They explain: “All of this suggests that HMRC’s overall cost estimate of around £20 billion is hugely inflated. Other studies support this conclusion. Swiss customs have estimated the costs of running their customs systems at 0.1% of GDP. That’s a tenth of the HMRC figure from yesterday. A World Bank study has customs clearance costs per container of around £150 which for a container with goods worth £15,000 would be 1%. A KPMG study for Dutch customs also estimates admin costs at around 1% of the value of consignments. Studies of sugar imports into the UK show customs costs well below 1%. Even in the case of meat imports where inspections add to costs, customs costs are estimated by the University of Nottingham to be around 1% of the value of consignments…”
Importantly they challenge HMRC to publish the model its original estimates were based on.
Dr Graham Gudgin is Honorary Research Associate at the Centre for Business Studies, University of Cambridge and Chief Economic Advisor at the Policy Exchange think-tank in London. John Mills is chairman of JML and Chair of Labour Leave. He is the author of several books on economic policy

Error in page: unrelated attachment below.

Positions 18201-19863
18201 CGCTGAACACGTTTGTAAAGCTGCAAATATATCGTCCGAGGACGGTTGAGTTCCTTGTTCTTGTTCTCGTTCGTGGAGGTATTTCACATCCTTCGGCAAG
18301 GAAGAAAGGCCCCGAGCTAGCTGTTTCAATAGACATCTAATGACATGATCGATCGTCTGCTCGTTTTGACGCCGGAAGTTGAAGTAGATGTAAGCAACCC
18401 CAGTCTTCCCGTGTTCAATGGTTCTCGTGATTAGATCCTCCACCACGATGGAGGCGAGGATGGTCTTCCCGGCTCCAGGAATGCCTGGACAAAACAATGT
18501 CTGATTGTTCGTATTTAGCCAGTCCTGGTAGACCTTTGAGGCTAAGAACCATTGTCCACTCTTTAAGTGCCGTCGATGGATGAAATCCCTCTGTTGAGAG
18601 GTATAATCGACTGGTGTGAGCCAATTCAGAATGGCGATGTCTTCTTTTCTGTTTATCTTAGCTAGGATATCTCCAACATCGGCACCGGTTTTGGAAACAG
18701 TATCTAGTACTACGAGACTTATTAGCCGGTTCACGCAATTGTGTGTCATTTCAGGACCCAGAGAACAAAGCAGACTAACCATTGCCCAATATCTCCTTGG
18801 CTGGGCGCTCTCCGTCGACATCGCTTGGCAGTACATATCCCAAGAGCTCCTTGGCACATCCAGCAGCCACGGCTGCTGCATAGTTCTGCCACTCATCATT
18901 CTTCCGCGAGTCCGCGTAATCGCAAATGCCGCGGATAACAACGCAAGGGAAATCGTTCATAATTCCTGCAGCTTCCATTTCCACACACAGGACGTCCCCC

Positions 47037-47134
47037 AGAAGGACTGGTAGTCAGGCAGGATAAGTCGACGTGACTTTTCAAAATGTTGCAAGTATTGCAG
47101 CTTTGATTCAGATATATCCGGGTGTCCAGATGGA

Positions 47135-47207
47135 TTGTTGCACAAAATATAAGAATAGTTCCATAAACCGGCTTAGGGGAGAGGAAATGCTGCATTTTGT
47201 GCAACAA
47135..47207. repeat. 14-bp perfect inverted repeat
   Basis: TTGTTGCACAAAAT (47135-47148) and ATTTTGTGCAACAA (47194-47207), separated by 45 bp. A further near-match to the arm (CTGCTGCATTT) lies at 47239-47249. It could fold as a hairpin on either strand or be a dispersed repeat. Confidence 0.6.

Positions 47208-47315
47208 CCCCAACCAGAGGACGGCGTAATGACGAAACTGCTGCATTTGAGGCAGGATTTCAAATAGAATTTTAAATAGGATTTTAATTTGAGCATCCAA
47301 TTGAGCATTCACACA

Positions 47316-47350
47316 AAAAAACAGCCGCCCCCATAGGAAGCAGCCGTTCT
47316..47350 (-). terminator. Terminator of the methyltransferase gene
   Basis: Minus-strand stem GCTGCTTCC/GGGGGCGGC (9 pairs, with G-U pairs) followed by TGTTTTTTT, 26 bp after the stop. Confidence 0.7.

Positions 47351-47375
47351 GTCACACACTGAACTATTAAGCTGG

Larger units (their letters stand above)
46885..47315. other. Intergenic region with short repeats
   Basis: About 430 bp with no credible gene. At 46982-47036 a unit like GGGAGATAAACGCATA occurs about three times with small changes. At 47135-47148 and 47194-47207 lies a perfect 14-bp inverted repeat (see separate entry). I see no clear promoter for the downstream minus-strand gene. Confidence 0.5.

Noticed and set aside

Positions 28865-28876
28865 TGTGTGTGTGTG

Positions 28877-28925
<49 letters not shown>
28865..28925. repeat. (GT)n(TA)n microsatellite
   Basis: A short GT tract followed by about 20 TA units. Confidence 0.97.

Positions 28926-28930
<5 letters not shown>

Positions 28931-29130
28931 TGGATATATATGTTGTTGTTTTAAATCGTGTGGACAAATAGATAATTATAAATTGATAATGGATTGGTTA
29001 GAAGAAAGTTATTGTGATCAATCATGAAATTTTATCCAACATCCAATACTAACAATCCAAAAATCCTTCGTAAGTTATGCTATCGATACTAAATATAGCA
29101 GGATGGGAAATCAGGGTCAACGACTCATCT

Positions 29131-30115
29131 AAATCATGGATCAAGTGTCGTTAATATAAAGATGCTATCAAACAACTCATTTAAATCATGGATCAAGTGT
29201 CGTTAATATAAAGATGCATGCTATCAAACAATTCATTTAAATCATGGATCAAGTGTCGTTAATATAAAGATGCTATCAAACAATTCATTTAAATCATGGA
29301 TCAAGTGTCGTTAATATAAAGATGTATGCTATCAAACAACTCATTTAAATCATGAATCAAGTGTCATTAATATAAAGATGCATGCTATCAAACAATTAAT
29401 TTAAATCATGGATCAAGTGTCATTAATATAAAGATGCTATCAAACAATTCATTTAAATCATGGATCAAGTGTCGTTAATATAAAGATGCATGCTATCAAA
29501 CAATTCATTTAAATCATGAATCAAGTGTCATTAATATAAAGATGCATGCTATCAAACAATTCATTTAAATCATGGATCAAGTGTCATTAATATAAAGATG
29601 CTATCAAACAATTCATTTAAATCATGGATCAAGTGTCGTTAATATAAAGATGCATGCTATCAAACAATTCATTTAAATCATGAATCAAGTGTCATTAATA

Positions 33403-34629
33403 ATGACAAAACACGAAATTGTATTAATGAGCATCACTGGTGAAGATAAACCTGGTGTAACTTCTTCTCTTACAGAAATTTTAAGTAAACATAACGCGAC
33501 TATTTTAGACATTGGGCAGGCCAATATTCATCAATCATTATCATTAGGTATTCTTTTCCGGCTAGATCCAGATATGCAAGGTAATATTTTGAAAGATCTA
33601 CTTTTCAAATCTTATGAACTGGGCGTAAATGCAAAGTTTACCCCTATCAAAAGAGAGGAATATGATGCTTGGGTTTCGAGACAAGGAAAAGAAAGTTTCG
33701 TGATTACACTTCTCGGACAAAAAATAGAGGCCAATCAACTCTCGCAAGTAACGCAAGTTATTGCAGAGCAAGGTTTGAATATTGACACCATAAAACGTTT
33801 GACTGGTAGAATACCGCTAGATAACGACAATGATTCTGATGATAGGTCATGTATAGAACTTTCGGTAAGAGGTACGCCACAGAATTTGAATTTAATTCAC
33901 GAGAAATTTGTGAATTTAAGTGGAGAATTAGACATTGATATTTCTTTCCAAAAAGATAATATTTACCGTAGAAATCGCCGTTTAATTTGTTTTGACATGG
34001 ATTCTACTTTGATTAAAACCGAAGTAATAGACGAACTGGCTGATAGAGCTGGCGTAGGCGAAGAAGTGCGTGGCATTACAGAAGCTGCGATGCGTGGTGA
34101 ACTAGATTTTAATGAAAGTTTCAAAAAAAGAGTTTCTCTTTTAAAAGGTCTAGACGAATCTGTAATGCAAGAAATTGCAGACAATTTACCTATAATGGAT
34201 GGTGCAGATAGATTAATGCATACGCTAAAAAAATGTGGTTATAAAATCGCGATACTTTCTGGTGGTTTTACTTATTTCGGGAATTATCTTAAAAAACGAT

We have also been busy on Twitter https://twitter.com/briefing4brexit retweeting the daily events that bring Brexit to the fore in the National News.
There is still quite a bit of twittering about Robert’s Spectator coffee shop spat:
Catch up with Prof Robert Tombs in the Spectator: Brexit debate: Andrew Adonis vs Robert Tombs “We have relationships with other parts of the world which are unique among Europeans.” https://blogs.spectator.co.uk/2018/05/brexit-debate-andrew-adonis-vs-robert-tombs/#
Our twitter feed also has much on the HMRC challenge and Dr Graham Gudgin’s and John Mill’s new costings for a “max-fac” border arrangement in Northern Ireland.
We have enjoyed your engagement with us on Facebook. Here is a flavour of one recent strand.